Göring visits the Channel front

Göring visits the Channel front to criticise the fighter protection of bombers. He wants close protection of the bombers, and says that's more important than recording kills. When he asks Mölders and Galland what they would like, Mölders asks for a more powerful engine in the Bf 109, Galland asks for Spitfires as they are more suited to the task they've been ordered to do.

Biggin Hill bombed

OPERATIONS RECORD BOOK of (Unit or Formation) S.H.Q. BIGGIN HILL

PlaceDateTimeSummary of EventsReferences to Appendices
Biggin Hill 1.9.40. 13.30 A high level bombing attack was carried out on the Aerodrome. Bombs fell amongst the Camp buildings without doing much further damage, but shaking buildings and making them unsafe. One aircraft was destroyed, but the Aerodrome remained serviceable.
It was decided to disperse Sections in the vicinity of Keston at the cross-roads, between Croydon Road and Westerham Road, chiefly because of the damaged buildings which made it necessary to salvage all equipment and transfer it elsewhere. Practically no buildings were left in a safe condition after the series of raids, and the road running through the Camp was blocked by three large craters caused by 1000 lb. or 1500 lb. bombs. All main services and communicates were destroyed.
The A.A. Command School, Biggin Hill, being evacuated by the Army, this was taken over to accommodate squadron personnel and the Station Defence and Administrative personnel of S.H.Q. Weather. Wind:- Westerly, 5-10 mph. Cloud:- Little low cloud, 3/10-5/10 at 15,000'. Visibility:- 6-12 miles. Weather:- Fair.

(AIR 28/64)

Four spies land on Romney Marsh

Two spies land near Hythe in a dingy. They have a wireless set and an elementary cypher with orders to send back information of military importance; they had been given to understand that an invasion of the Kentish coast was imminent. They separate on landing.

The two men are of Dutch nationality and were completely untrained for their task. It seems they were selected because they had committed some misdemeanors known to the Germans and could be blackmailed into undertaking the enterprise.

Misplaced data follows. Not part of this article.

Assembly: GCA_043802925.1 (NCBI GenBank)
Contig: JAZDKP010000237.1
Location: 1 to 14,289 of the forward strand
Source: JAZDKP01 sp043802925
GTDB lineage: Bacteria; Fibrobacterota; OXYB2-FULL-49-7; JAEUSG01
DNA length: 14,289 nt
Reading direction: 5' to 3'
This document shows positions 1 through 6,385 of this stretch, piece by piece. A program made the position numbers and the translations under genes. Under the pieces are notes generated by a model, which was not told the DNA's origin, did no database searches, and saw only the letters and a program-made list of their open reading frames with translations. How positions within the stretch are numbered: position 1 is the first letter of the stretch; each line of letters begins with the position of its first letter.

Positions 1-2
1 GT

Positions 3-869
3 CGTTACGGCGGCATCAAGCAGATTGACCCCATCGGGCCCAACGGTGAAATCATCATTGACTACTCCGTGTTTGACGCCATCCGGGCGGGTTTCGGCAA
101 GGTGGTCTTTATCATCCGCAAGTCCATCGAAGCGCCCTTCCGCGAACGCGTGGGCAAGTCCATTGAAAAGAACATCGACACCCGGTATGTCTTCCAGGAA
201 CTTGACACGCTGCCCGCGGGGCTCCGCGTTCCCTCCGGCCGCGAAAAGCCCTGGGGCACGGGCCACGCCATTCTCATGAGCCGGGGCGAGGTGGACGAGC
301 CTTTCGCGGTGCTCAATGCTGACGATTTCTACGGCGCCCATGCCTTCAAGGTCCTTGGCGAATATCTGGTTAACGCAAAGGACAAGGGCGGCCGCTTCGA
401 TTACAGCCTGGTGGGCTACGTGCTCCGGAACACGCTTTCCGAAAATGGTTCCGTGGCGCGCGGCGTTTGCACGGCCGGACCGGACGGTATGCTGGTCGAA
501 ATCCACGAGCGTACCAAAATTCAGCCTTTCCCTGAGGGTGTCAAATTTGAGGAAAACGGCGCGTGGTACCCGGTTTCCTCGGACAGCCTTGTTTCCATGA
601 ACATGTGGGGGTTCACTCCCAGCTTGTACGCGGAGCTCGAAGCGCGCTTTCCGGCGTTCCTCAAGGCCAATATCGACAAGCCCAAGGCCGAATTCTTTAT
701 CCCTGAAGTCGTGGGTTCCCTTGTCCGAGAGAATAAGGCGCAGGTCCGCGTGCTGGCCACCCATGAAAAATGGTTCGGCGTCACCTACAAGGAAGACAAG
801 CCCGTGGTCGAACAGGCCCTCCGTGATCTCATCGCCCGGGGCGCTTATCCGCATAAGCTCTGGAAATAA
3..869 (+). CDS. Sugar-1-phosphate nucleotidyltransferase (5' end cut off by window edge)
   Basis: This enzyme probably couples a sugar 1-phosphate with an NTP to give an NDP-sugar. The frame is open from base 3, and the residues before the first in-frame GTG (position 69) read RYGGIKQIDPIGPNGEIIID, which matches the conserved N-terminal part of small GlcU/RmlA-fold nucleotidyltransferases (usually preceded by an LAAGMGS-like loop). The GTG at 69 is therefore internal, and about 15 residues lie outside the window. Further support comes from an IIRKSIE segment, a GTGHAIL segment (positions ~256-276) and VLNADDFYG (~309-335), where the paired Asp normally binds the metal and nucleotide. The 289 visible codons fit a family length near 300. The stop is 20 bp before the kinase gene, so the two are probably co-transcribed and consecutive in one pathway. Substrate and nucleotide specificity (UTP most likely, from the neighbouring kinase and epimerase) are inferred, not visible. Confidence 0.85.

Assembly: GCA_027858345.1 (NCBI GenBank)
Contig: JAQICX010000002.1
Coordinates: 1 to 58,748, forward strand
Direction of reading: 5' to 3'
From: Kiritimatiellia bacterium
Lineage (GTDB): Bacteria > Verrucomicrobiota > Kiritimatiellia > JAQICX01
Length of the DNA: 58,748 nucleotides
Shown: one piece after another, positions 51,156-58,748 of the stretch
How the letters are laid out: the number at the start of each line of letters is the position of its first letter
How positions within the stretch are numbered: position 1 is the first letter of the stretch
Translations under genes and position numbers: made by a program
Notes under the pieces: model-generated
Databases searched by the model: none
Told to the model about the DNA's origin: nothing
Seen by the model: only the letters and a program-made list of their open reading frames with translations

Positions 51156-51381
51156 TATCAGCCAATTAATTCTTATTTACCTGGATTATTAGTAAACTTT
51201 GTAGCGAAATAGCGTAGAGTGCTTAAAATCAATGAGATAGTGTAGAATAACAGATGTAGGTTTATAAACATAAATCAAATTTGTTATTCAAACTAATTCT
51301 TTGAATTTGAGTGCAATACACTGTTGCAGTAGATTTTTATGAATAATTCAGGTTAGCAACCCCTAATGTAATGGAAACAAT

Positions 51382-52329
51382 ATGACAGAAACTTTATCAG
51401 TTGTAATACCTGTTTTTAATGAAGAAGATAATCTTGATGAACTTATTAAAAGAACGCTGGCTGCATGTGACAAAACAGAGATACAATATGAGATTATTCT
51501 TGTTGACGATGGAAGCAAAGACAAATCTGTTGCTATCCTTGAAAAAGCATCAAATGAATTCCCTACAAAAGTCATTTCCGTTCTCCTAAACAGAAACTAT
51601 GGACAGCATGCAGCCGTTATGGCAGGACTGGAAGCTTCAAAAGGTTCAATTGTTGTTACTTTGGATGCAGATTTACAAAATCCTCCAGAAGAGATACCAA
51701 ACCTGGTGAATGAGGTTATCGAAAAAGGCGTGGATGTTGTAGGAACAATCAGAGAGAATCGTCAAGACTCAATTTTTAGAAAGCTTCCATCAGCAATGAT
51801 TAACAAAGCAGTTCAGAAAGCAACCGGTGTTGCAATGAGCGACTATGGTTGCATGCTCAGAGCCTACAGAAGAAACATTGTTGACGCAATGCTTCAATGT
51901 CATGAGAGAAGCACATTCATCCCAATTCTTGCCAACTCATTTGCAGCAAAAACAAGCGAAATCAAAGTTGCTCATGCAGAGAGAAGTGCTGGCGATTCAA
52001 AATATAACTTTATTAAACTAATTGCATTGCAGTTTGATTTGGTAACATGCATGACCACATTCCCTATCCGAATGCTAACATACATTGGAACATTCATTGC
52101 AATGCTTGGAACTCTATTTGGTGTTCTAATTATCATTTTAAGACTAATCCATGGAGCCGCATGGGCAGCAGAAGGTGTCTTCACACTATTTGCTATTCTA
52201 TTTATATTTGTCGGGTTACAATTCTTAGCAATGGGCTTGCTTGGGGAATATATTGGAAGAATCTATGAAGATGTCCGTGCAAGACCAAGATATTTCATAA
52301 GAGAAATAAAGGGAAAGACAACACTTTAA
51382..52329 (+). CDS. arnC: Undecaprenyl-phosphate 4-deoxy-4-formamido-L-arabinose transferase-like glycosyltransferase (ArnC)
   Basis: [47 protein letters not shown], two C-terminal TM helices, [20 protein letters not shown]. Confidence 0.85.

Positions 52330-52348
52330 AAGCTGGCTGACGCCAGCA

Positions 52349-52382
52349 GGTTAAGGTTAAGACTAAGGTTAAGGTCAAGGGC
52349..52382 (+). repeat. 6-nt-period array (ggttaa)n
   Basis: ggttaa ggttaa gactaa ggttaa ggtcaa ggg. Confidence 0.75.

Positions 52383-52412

Another pair of spies lands at Dungeness. One is German who speaks excellent French but no English. The other claims to be Dutch and speaks fluent English.

Spies landed at Hythe are taken prisoner

Both spies that landed at Hythe have been challenged by sentries of a battalion of the Somersetshire Light infantry and taken prisoner. One, who has Japanese mother, looks markedly Oriental and has shoes and binoculars round his neck which unsurprisingly attracts the attention of a private from the Somersets.

Spy attracts attention of pub landlady

The English speaking spy who landed at Dungeness, asks for a bath and tries to buy cider in a pub in Lydd. Mabel Cole, the landlady, points out that she can't sell alcohol until ten o'clock and suggests he go and look at the church. When he leaves she alerts the authorities.

Source: RealTimeWWII

Invasion Warning Sub-Committee report on increases in barges

  • Ostend (50 since 31 August)
  • Terneuzen (140 since 16 August)
  • South end of the Beveland Canal (90 since 1 September)

Ghent is important for (a) iron and steel; (b) textiles; (c) oil fuel storage. Probably barges are going south … to fetch these valuable products. … But movements preliminary to invasion are not impossible. The increase in barges at Ostend is abnormal, but might be accounted for by the removal of obstructions in the canal system.

OKW directive for Seelöwe dates

The Armed Forces High Command WFSt/L 1 Nr. 33255/40 g.Kdos.Chefs. Führer Headquarters 3 Sep. 1940 Eight Copies Top secret

Re: Operation "Seelöwe"

For the time being the following dates have been decided upon for the preparations for operation "Seelöwe":

  1. The earliest date for departure of the transport fleets is 20 Sep., and for S day (day of the landing) 21 Sep.
  2. The order for the start of the operation will be issued on S minus 10 day, in other words probably on 11 Sep. 1940.
  3. The final decision on S day and S time (the beginning of the first landing) will be made at the latest at noon on S minus 3 day.
  4. All preparations must be made in such a manner that the operation may be stopped as late as 24 hours before S time.

The Chief of Staff, Armed Forces High Command

signed: Keitel